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Word: ghItlhmeH Ho’DoS


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This term has been released with the gloss “writing system,” which in English usually refers to a set of graphemes (ngutlh) and the rules for using them to transcribe (qon) language. Yet the verb ghItlh is described in KGT as referring to “the act…of making marks on some surface,” apparently regardless of whether any linguistic content or symbolic representation is involved (pp. 79-80), which makes it sound as though ghItlhmeH Ho’DoS should actually mean something along the lines of “calligraphic style” or “rules of stroke order” or “engraving technique” rather than “a system for the symbolic representation of language.” So I think it is worth checking to make sure that there was no misunderstanding when Maltz revealed this term and that there is no other term that is used to refer to a system of ngutlh.

Comment below with feedback and suggestions.

5 thoughts on “ghItlhmeH Ho’DoS

  1. Andrew Miller says:

    pIqaD is described as a subtype of ghItlhmeH Ho’DoS, so we can assume that this collocation refers to writing systems like the Roman alphabet, the Arabic abjad, Hanzi, Hangul etc.

    For calligraphic style I would say ngutlh ‘IHmoHmeH ghantoH pattern for making glyphs beautiful.
    For rules of stroke order ngutlh lIngmeH mIwmey steps for producing a glyph.
    For engraving technique ngutlh nanmeH Ho’DoS glyph gouging technique.

  2. SItlha says:

    The trouble with engraving technique in particular is that KGT makes a distinction between gouging and engraving and says the word for engrave is ghItlh. Also I think the word ngutlh should not be included the translation of that because, as was pointed out in the proposal, engraving (and ghItlh in general) need not involve any linguistic content.

    • Andrew Miller says:

      Clearly the semantic field of ghItlh in Klingon is much broader than any of the verbs used to translate it in English. One can describe the act of ghItlh using other verbs too, like ngoH smear, fingerpaint, and the result makes sense because there is a sense of contrast between the general ghItlh and the specific nan and ngoH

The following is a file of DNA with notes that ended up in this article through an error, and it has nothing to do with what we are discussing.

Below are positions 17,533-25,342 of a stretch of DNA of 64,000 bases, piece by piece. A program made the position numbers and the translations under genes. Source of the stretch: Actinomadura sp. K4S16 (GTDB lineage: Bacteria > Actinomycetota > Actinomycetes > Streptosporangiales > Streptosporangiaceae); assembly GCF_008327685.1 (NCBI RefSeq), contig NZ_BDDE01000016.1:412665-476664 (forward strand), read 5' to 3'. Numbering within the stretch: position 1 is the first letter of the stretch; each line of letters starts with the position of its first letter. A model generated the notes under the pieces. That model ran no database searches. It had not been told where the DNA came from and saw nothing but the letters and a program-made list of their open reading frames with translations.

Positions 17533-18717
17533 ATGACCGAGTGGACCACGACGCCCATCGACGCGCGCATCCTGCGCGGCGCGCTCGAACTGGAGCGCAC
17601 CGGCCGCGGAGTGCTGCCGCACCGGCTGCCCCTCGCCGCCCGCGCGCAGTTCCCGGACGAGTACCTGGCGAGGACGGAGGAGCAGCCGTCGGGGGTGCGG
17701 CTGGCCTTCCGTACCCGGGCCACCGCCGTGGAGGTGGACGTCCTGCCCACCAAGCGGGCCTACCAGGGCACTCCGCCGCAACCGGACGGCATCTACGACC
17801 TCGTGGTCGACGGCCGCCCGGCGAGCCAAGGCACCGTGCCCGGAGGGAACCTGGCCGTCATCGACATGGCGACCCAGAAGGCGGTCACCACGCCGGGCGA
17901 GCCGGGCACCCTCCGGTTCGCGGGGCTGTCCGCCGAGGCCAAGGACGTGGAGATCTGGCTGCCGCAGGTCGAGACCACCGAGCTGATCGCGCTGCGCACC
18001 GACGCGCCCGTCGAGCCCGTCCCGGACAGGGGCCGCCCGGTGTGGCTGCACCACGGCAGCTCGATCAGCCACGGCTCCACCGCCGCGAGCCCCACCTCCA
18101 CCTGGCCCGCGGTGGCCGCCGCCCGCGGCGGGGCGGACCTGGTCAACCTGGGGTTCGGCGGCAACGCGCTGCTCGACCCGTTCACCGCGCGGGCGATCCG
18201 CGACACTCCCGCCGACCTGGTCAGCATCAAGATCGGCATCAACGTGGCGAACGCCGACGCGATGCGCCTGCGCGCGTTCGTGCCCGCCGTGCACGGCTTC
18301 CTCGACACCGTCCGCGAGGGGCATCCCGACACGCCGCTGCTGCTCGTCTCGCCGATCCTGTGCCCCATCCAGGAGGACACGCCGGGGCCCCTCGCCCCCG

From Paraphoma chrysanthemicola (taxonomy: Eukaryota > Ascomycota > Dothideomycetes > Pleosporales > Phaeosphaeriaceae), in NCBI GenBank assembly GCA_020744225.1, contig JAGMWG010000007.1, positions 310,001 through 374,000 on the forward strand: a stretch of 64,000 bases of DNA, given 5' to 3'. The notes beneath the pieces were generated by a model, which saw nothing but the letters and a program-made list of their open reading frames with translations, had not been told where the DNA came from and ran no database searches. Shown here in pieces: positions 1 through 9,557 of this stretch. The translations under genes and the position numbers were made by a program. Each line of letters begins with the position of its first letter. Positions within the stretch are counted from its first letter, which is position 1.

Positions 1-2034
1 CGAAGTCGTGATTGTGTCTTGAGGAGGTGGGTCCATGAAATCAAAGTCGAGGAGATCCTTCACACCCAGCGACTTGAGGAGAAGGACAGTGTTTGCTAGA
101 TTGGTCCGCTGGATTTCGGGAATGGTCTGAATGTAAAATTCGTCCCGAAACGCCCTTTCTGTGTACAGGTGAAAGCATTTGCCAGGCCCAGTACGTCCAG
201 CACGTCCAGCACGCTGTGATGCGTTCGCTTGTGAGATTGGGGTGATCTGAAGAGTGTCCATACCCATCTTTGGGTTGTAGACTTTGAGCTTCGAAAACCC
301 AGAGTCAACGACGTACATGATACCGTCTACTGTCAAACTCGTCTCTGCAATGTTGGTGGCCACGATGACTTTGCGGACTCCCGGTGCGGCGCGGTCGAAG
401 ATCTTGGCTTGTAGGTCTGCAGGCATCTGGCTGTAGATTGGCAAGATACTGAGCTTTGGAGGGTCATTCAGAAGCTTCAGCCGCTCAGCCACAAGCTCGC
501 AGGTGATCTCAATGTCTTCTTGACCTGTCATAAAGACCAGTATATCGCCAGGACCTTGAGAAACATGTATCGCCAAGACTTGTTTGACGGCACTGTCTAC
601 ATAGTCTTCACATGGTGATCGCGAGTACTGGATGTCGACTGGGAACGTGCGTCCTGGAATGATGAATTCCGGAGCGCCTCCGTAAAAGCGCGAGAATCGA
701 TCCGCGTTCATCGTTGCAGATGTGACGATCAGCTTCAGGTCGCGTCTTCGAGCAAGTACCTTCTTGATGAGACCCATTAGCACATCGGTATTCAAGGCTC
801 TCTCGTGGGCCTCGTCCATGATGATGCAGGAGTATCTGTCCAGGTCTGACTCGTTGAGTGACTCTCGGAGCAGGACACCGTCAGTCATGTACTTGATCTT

QIn DaghItlhmeH, bInan’a’ pagh bIngoH’a’?
      To write the message, will you gouge/carve/engrave it or will you fingerpaint it?

      Obviously if no glyphs are involved then ngutlh should be omitted.

      Also, on reflection ngutlh lIngmeH HIl’aD step-by-step instructions for producing a glyph is a better fit for the target concept of my second example.

      • SItlha says:

        “Clearly the semantic field of ghItlh in Klingon is much broader than any of the verbs used to translate it in English.”

        Hence the concern about ghItlhmeH Ho’DoS: if the word doesn’t even necessarily imply linguistic content, wouldn’t it make sense to have a way of clarifying if you’re talking about something like pIqaD or Hangeul?

        • Andrew Miller says:

          Once you tack on the -meH Ho’DoS, the field narrows via the process of lexicalization.

          We don’t worry about whether paH bID really refers to either a skirt or half a dress.
          Similarly if we read the sentence De’ chu’ ghItlh qeng She was carrying a newspaper, do we wonder whether that ghItlh was written on paper or in stone?
          Is a QaDmoHwI’ DIr always made out of skin?

          Lexicalization of compounds changes the semantics of their components.

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